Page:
Muscle contractions initiated within the muscle itself
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Where is the Sino Atrial Node located?
Top of the right atrium (heart's internal pacemaker)
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How does the heart beat?
Sino Atrial Node initiates wave of excitation (electrical impulse); spreads over walls of atria (atrial systole); wave reaches Atrio Ventricular Node (delays impulse to finish systole); travels down Bundle of His up through Purkyne Fibres from apex
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What stops the wave of excitation from crossing over to the ventricular chambers?
Non-conductive connective tissue prevents the wave of excitation moving directly from the atrium to the ventricle
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What sound does a heartbeat make?
"Lub [atrioventricular valves closing] Dub [semi-lunar valves closing]"
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What is the diagnosis of a ventricular fibrillation?
Heart Attack
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What is the diagnosis of damaged Purkinje Fibres?
Heart Block - Atria and Ventricles are contracting independently
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What is the diagnosis of atrial fibrillation?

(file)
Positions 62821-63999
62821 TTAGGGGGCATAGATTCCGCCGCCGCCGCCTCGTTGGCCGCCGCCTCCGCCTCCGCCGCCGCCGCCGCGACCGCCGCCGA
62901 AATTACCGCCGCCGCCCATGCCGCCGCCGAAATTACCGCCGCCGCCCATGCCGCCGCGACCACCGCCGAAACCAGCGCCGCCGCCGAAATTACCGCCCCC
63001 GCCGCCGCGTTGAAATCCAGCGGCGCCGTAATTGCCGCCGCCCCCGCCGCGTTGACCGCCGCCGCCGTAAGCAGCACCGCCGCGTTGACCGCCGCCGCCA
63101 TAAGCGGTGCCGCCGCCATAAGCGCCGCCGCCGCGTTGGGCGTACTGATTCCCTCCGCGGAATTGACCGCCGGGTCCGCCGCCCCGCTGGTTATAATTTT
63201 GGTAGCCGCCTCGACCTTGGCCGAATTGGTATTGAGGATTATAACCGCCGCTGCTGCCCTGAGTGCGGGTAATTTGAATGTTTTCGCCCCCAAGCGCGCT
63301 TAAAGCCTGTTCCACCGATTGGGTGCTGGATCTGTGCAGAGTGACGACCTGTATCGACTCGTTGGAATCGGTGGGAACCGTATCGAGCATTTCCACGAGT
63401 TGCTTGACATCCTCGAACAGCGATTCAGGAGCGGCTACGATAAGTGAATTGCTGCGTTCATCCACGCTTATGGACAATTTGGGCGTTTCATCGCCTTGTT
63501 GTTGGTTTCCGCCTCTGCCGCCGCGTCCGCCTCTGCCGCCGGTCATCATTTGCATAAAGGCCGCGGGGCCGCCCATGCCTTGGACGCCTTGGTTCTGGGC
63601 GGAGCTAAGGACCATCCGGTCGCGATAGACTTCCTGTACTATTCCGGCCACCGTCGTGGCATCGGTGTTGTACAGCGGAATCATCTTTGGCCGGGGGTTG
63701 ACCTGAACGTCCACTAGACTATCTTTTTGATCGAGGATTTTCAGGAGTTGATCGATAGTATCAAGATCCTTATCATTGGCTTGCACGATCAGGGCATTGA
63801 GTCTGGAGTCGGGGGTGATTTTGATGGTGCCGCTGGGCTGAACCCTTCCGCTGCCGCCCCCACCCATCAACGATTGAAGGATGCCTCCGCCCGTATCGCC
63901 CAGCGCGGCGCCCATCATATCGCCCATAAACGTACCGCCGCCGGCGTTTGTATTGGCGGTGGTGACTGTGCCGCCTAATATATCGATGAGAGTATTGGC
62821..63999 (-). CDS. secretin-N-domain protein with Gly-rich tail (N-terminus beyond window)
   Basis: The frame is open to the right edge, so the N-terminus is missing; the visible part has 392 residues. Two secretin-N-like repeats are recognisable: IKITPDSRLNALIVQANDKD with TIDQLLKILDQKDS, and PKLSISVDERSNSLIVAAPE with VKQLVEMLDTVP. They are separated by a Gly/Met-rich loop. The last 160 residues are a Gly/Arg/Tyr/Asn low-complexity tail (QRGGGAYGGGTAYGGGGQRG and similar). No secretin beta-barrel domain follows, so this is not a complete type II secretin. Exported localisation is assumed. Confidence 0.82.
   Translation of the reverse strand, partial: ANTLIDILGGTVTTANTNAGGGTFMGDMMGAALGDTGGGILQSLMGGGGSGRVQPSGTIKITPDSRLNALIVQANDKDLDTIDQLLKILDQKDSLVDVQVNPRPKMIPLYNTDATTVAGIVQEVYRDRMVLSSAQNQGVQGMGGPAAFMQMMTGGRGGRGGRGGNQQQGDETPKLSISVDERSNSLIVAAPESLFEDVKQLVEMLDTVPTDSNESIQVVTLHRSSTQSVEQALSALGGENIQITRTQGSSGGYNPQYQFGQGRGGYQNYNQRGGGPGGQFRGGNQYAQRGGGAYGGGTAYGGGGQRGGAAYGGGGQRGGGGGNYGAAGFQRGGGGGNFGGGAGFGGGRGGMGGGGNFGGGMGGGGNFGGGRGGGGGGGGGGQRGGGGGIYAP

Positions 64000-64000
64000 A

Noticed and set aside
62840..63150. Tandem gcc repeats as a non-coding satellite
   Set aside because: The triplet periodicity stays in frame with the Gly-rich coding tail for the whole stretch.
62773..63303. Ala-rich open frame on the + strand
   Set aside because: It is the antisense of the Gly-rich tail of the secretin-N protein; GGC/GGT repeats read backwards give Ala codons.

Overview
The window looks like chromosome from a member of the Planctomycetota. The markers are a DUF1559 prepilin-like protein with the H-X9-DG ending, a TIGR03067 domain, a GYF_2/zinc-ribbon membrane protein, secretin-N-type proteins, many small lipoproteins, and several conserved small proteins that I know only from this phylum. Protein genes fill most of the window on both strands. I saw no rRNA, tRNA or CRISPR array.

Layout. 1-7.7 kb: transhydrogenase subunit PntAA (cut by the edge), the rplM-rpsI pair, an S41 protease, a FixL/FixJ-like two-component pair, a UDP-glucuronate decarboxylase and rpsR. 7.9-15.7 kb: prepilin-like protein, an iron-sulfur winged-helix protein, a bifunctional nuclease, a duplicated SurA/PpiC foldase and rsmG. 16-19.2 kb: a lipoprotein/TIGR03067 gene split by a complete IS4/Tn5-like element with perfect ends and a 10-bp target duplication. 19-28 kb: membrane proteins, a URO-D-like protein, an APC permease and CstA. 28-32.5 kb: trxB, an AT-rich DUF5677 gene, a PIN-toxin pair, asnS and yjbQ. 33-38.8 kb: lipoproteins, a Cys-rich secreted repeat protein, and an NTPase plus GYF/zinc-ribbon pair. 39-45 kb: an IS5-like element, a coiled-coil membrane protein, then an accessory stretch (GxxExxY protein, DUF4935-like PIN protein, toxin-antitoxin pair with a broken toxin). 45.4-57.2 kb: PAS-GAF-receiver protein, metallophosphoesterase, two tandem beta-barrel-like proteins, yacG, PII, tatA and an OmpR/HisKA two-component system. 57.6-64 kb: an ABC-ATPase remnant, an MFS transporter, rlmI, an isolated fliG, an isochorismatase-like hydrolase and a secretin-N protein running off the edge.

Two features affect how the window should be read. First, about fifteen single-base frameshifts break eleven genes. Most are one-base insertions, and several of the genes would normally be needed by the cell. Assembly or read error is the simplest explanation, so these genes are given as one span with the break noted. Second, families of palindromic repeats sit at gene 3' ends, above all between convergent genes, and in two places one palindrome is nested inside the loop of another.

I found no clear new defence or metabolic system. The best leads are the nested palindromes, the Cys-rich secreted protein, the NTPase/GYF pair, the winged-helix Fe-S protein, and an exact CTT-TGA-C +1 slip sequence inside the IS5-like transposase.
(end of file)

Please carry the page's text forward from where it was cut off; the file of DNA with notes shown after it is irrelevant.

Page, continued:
Cardiac Arrhythmia (irregular impulses from Sinoatrial Node)
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Why are there gaps in the capillary wall?
Allows Plasma to enter the tissue fluid (containing O2, glucose, amino acids) and for waste products to leave (CO2 and urea); 98%-99% return to venules.
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Describe the formation of tissue fluid
Hydrostatic pressure higher at arteriole end, water potential of blood lower than tissue fluid (water enters), net movement of fluid is OUT of the capillaries
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Describe the removal process of waste products from tissue fluid
Hydrostatic pressure lower at venule end, water potential of blood higher than tissue fluid so water will enter blood by osmosis, osmotic pressure greater than that of the hydrostatic pressure, net movement is INTO the capillary by diffusion
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Arrange the following in order of average velocity of blood: aorta, venule, capillary, vein
Aorta, Vein, Venule, Capillary